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Lifehack Review: The Ultimate Productivity Tool Kit from JetPens [Reviews]

Lifehack Review: The Ultimate Productivity Tool Kit from JetPens [Reviews]

Editor’s note: This is a review of an Analog Productivity Tool Kit that JetPens.com put together for the writer to try out and potentially review. These products were giving to the writer free of charge.

No matter what you think, we still need analog, real-world tools to get stuff done. Paper, pens, and pencils as well as carrying bags are needed in my job just as much as a computer is. I used them every day, all day.

When JetPens reached out to me offering to build me the Ultimate Analog Productivity Tool Kit, I dared them to try. Here is a review of the following items from JetPens:

The Nomadic CB–01 Wise-Walker

I wouldn’t say that I’m the pickiest person when it comes to bags and carrying my stuff, but I do appreciate a functional, durable, and useful bag. I’m an IT Manager by day that travels between two different facilities. When I say IT Manager, I really mean network administrator, system administrator, developer, QA, and project manager all-in-one type of guy. So, with that in mind, I have a decent amount of “stuff” that needs to be on me at all times.

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    When I first got the CB–01 Wise-Walker I was surprised at how compact the backpack actually was. I knew from reading and looking on the site that it was “smaller” than a full-size bag, but this thing is truly compact. The CB–01 is small, but just big enough to fit a 13” MacBook Pro and an iPad plus much more. Here is what I have crammed into my CB–01 and its 6+ compartments:

    • 13” MacBook Pro w/ charger
    • iPad 3rd generation
    • Maruman Mnemosyne Imagination Notebook (more on that in a minute)
    • 5 pens
    • 1 pencil
    • 25+ 3×5 notecards
    • iPhone charge cable and USB wall charger
    • Apple premium earbuds
    • 2 − 10’ Cat5E ethernet cables
    • 1TB external hard drive and cable
    • 2 USB thumb drives
    • Moleskine Cahier
    • umbrella
    • various papers and things that I pick up in my travels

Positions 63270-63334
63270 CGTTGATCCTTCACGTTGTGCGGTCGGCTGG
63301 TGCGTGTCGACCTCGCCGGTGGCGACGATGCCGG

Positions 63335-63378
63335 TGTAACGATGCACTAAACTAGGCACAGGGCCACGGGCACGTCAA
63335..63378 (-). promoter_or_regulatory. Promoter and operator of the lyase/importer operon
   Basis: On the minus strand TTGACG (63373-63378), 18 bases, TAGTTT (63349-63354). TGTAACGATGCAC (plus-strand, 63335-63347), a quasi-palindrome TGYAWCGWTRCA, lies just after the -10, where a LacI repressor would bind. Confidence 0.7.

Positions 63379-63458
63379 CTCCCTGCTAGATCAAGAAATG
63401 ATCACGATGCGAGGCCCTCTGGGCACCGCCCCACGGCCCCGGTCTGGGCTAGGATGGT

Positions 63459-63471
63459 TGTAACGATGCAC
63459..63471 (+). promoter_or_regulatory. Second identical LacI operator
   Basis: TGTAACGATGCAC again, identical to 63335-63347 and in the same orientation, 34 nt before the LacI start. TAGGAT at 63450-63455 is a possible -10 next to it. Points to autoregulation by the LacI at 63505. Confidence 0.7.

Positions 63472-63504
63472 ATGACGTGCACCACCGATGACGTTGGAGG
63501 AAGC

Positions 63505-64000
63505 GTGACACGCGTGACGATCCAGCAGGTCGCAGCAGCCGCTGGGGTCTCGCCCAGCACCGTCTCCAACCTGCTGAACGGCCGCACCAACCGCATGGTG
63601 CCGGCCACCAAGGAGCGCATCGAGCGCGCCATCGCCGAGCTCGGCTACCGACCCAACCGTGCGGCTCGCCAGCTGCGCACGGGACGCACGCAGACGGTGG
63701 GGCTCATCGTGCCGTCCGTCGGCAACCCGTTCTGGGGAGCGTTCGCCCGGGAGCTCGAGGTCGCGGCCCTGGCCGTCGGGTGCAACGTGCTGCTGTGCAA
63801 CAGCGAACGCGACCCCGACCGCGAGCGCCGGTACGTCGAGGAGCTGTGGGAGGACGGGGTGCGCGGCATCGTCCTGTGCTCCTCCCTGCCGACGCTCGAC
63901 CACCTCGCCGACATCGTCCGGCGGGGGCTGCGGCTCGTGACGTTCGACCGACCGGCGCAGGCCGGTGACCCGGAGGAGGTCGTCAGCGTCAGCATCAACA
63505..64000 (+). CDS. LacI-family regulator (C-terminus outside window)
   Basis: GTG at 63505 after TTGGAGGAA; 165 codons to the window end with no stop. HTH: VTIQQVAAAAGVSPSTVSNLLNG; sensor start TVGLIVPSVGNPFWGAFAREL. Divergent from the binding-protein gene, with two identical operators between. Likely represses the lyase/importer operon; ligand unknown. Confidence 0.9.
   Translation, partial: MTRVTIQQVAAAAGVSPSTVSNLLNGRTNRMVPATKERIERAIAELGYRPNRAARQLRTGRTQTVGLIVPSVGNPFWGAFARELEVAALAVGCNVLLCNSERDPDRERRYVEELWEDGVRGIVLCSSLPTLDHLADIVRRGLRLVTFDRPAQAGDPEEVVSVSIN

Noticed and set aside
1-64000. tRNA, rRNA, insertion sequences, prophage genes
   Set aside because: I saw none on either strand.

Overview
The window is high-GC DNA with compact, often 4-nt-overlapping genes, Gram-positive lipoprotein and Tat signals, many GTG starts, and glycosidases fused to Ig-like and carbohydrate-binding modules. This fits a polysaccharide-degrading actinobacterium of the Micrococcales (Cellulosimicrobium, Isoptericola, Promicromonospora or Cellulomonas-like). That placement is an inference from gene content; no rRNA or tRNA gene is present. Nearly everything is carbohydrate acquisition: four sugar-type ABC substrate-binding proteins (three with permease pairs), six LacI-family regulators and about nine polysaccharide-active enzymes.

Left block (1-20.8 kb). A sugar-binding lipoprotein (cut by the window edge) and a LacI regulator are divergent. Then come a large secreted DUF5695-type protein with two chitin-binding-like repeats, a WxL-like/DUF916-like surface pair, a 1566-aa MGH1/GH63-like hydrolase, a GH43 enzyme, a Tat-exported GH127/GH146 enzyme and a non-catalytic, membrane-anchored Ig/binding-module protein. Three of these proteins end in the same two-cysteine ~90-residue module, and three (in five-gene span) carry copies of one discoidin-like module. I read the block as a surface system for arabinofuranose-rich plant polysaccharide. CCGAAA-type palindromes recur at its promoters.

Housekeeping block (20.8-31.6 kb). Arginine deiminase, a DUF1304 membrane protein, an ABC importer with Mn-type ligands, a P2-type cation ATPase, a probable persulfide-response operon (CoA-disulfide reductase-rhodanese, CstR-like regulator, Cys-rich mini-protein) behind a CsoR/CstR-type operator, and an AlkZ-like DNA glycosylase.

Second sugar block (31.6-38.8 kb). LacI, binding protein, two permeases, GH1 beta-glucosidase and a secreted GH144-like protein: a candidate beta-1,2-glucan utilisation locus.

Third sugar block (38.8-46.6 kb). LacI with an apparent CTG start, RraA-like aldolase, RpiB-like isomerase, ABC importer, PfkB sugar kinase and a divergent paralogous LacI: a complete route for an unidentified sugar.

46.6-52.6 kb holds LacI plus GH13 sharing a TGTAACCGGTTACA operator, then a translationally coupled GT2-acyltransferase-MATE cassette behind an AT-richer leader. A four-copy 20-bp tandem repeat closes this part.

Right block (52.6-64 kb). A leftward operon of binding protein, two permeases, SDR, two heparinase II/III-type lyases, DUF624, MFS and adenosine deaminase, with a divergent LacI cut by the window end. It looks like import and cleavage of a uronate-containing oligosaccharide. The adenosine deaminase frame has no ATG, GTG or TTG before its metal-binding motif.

• some money

    This is just about what I would have in any other bag that I would carry, except all of the other bags were much larger. The only thing that needs “forced” to fit (and by that I mean it isn’t an absolute perfect fit) is the 13” MacBook Pro and the notebook together in the largest compartment. Also, there isn’t sufficient padding on the bottom of the large compartment to protect the bottom of the laptop. Technically, the Wise-Walker isn’t meant for carrying a laptop, but if you do decide to put one in, just make sure that you are careful with the laptop’s placement in the larger compartment.

      The straps on this bag are top notch as well with a little strap that you can connect the armstraps together. There are some small pockets to carry an ID or small cell phone in on the staps for easy access.

      One of the coolest features of the CB–01 is the “hidden” pocket built into the back of the pack. There is enough room in this pocket to fit a Kindle, small notebook, or even just a safer place to stick some money.

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      The material of the Wise-Walker is made of “rip stop” material which is the same that is used for parachutes. I haven’t had the chance to necessarily “test” this feature (nor would I want to) but the material is excellent quality and does seem quite durable. The overall build of the bag is superb with most of the bag’s seams being double stitched.